The story is simple. Maria marries Enrico, who can assure her of a lukewarm affection, a passion held back because it is almost considered inconvenient, and a life dedicated to well-being. She goes to live in the big house where the gruff but good-natured shadow of his old aunt is around. She has a son, a sweet and vital child who is the reward for her lack of marital joy. One day, however, she meets an old love, now a wandering player, and indulges in a series of clandestine nocturnal conferences in the garden of the villa. These amorous appointments satisfy her, not so much from the point of view of sentiment, but of a renewed vital impulse, of a revival of the body and soul that were withering. It is no coincidence that great emphasis is placed on contact with nature, on the impact it has on the protagonist.

"Suddenly she noticed that the fir branches became clear and thin, almost fragile, and that a white light passed between them, and wet the air and the earth, like a shining dew. She noticed that the crickets were singing, with a low melody, close and close, and some invisible bird responded, equally soft. She felt enveloped by a mixed odor, with a bizarre sweetness, of herringbone and resin, of mint and hay. "

The moment comes, however, that, like Anna Karenina, Maria is faced with the need to choose: her lover asks her to run away with him. She doesn't, too weak to face a life of hardship, too attached to her son to abandon him. The lover promises her that he will die for her and, in fact, he lets himself be killed in a drunken brawl.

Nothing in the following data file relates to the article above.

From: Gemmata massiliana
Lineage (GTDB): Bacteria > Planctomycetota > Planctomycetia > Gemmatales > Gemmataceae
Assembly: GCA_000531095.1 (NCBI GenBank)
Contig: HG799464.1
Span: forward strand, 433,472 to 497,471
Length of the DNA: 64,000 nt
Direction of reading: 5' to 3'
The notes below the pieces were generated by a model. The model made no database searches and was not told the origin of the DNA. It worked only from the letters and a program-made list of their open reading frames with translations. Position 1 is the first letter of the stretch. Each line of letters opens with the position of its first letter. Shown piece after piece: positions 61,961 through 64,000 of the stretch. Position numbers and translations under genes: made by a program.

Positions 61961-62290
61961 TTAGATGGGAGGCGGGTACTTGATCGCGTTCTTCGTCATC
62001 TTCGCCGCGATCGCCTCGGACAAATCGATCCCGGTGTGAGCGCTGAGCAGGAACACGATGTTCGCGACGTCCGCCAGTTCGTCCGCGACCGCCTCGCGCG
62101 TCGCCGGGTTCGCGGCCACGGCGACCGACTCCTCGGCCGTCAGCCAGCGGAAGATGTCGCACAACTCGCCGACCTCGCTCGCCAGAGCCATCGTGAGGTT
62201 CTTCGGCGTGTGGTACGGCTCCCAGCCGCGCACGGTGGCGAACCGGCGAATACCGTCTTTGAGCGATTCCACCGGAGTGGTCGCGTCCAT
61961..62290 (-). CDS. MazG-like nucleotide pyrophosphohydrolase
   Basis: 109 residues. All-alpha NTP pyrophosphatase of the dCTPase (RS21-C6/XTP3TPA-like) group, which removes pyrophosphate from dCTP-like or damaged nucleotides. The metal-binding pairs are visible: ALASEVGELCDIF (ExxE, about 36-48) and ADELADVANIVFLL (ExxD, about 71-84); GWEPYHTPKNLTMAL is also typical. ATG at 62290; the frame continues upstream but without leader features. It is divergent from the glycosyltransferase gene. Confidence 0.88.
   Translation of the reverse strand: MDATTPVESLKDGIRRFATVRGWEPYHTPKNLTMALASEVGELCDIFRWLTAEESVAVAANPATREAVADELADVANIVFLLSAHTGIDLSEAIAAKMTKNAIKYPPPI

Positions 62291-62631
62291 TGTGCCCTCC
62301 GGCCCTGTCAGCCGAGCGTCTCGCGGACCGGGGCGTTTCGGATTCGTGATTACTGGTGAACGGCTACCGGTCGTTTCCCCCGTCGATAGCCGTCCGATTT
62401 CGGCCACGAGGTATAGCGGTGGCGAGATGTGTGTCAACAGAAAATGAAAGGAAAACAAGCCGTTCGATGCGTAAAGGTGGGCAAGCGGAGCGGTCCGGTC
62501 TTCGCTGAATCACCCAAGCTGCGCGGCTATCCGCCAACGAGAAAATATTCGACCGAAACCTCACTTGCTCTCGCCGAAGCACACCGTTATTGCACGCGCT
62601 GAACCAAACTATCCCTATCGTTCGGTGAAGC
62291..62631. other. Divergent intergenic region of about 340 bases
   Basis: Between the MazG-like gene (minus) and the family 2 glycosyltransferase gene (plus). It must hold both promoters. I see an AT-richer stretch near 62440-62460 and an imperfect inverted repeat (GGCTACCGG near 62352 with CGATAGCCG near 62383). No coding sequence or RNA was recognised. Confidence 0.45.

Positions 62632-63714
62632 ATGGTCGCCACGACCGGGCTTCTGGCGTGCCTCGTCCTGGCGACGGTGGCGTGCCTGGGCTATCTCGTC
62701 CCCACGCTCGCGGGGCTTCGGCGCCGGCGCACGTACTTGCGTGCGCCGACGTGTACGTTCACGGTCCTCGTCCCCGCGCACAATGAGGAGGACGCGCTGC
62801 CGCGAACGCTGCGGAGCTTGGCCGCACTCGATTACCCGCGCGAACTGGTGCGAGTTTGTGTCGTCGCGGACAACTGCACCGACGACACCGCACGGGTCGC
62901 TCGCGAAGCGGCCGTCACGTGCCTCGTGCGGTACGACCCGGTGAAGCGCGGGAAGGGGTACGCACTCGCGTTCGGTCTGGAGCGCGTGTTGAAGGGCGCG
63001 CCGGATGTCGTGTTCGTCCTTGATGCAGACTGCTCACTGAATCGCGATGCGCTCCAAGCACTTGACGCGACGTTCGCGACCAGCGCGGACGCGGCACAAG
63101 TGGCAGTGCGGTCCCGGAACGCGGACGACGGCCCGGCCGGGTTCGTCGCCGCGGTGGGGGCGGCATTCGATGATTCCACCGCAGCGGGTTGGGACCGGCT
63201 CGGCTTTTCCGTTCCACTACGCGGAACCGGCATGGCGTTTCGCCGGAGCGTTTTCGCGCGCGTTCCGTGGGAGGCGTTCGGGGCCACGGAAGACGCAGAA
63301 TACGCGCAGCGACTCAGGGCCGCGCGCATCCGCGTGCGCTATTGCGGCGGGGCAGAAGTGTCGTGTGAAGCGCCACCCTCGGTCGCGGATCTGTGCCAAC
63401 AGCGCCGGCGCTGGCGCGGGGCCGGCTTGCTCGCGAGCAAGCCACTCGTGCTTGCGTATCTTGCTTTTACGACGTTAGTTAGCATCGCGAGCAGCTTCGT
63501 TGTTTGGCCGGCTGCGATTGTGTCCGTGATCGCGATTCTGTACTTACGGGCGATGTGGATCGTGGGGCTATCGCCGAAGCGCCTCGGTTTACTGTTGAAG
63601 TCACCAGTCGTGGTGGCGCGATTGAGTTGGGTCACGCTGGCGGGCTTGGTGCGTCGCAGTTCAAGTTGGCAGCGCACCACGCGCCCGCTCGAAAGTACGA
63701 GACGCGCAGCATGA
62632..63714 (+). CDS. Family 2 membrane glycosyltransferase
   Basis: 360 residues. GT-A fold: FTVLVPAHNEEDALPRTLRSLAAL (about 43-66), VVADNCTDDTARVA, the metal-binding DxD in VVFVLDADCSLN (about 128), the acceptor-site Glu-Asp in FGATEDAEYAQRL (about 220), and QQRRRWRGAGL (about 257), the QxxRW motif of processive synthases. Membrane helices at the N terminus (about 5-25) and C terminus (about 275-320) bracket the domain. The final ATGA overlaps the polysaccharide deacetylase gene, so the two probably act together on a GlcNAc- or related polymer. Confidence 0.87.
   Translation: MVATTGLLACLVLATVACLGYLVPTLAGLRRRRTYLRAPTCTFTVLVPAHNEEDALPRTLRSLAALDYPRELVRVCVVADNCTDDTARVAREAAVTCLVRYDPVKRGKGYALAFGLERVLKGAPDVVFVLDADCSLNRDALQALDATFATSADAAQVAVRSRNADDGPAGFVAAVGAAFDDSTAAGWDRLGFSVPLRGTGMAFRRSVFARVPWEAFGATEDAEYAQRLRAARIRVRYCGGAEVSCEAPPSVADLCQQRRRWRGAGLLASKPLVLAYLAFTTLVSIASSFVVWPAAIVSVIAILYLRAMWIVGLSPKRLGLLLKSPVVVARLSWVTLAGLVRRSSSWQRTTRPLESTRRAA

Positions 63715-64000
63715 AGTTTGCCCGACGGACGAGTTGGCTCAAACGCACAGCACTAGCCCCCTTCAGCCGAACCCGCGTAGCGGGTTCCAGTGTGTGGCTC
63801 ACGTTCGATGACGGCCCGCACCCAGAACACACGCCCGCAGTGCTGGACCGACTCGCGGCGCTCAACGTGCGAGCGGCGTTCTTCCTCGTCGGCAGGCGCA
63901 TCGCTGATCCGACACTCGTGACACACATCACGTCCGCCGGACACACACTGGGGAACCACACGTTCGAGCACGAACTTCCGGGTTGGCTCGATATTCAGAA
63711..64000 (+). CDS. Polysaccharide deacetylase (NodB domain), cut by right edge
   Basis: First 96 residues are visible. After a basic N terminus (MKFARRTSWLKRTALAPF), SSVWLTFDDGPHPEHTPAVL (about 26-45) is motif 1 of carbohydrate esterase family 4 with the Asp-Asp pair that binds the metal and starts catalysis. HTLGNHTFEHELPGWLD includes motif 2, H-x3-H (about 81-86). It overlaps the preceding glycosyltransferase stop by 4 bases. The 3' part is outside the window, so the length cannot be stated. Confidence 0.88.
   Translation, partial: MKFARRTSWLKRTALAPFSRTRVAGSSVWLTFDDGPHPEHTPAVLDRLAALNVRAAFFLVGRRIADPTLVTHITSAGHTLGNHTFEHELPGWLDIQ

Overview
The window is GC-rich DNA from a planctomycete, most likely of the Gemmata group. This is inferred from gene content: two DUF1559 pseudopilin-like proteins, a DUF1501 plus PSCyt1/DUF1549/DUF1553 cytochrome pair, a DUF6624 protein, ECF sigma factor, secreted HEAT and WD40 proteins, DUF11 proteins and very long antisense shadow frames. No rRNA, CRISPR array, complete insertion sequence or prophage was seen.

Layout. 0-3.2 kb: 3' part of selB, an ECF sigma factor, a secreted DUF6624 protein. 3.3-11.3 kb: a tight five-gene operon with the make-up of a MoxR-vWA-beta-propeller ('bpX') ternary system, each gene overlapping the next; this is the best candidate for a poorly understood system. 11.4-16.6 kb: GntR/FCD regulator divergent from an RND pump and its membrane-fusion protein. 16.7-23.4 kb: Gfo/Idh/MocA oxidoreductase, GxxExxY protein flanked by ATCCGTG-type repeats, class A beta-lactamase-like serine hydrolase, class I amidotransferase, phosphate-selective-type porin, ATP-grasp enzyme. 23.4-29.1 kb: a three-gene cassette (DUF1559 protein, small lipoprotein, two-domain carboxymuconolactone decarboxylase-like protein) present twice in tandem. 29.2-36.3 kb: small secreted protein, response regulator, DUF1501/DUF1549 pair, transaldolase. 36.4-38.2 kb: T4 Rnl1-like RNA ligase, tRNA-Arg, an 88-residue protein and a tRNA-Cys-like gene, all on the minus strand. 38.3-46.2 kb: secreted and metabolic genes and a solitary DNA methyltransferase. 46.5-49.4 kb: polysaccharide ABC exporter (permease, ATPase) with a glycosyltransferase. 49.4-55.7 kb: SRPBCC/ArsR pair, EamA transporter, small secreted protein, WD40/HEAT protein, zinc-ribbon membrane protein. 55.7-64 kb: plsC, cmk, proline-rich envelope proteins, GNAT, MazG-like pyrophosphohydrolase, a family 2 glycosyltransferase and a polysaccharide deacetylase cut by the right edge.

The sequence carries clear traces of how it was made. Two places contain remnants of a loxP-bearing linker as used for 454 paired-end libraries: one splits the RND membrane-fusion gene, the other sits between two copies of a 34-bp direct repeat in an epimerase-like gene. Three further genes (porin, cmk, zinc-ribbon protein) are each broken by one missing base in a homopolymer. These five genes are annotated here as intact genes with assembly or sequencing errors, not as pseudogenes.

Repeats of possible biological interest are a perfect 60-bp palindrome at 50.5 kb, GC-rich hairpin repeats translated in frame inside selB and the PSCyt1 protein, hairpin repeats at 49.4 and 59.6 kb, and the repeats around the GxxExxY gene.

The sense of guilt overwhelms Mary, leads her to the limit of madness. To appease it, she confesses everything to her husband, hoping for his forgiveness. The man reacts with cruelty, distancing the child from the mother, and behaving towards her with absolute and ruthless coldness.

"Maybe", Maria thinks, "if he were less good he would understand me."

But Enrico "is good", and arrogates to himself the right to punish and judge, he is imbued with moralism and sound principles, he does not know how to forgive and fears the influence of the lost woman on his son.

When Christmas is upon them, little Fausto, relegated to an aunt, can no longer bear being away from his mother. He escapes secretly to bring her a rose as a gift, the gift of the innocent.

The child is found feverish, the novel ends with the parents at his bedside. Perhaps he will be saved, perhaps not, there is no information, the important thing is that the human sacrifice is completed. Only innocence cleanses from sins, only the innocent "lamb" reconciles and purifies.

"Little Jesus had come, even though no one had lit the pink candle on the fir branch. And none of those who watched over the sick child, none had ever heard Jesus as in that night. Indeed, it seemed that they were all watching him together, and that they heard his breathing. "

Strong colors of the beginning of the century, certainly, in this forgotten novel, but also an incredible psychological refinement to represent disturbances, feelings of guilt, changes of the soul.